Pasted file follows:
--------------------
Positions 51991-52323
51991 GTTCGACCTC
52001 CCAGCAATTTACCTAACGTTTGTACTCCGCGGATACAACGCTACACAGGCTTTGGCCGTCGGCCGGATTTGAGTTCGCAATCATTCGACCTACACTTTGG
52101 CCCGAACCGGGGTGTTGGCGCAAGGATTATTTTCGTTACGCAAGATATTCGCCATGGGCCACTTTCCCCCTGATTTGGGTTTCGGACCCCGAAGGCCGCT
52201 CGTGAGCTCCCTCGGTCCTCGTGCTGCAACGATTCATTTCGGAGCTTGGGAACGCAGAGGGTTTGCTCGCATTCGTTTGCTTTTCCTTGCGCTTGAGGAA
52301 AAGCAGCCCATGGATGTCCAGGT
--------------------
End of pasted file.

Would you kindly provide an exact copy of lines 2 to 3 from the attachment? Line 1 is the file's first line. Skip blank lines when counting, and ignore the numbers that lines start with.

51991 GTTCGACCTC
52001 CCAGCAATTTACCTAACGTTTGTACTCCGCGGATACAACGCTACACAGGCTTTGGCCGTCGGCCGGATTTGAGTTCGCAATCATTCGACCTACACTTTGG